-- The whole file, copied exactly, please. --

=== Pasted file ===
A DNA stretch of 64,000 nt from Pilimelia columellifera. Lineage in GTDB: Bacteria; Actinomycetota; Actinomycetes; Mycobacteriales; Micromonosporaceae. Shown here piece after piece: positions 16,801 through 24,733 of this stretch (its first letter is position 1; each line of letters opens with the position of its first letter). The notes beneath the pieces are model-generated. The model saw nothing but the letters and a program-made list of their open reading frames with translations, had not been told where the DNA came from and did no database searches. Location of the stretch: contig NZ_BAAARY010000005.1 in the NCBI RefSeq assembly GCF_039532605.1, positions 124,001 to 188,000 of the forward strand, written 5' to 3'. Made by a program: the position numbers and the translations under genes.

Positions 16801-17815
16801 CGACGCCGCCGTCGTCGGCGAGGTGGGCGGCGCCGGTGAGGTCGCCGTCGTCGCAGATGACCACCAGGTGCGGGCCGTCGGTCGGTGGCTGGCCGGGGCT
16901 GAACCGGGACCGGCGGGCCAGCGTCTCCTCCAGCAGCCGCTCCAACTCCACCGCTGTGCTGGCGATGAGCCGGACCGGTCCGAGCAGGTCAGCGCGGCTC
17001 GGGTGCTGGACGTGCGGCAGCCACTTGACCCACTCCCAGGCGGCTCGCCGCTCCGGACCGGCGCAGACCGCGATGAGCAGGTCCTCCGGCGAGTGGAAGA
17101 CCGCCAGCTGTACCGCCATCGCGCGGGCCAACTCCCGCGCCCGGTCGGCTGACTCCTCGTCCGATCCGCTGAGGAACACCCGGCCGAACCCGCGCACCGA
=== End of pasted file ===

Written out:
A DNA stretch of 64,000 nt from Pilimelia columellifera. Lineage in GTDB: Bacteria; Actinomycetota; Actinomycetes; Mycobacteriales; Micromonosporaceae. Shown here piece after piece: positions 16,801 through 24,733 of this stretch (its first letter is position 1; each line of letters opens with the position of its first letter). The notes beneath the pieces are model-generated. The model saw nothing but the letters and a program-made list of their open reading frames with translations, had not been told where the DNA came from and did no database searches. Location of the stretch: contig NZ_BAAARY010000005.1 in the NCBI RefSeq assembly GCF_039532605.1, positions 124,001 to 188,000 of the forward strand, written 5' to 3'. Made by a program: the position numbers and the translations under genes.

Positions 16801-17815
16801 CGACGCCGCCGTCGTCGGCGAGGTGGGCGGCGCCGGTGAGGTCGCCGTCGTCGCAGATGACCACCAGGTGCGGGCCGTCGGTCGGTGGCTGGCCGGGGCT
16901 GAACCGGGACCGGCGGGCCAGCGTCTCCTCCAGCAGCCGCTCCAACTCCACCGCTGTGCTGGCGATGAGCCGGACCGGTCCGAGCAGGTCAGCGCGGCTC
17001 GGGTGCTGGACGTGCGGCAGCCACTTGACCCACTCCCAGGCGGCTCGCCGCTCCGGACCGGCGCAGACCGCGATGAGCAGGTCCTCCGGCGAGTGGAAGA
17101 CCGCCAGCTGTACCGCCATCGCGCGGGCCAACTCCCGCGCCCGGTCGGCTGACTCCTCGTCCGATCCGCTGAGGAACACCCGGCCGAACCCGCGCACCGA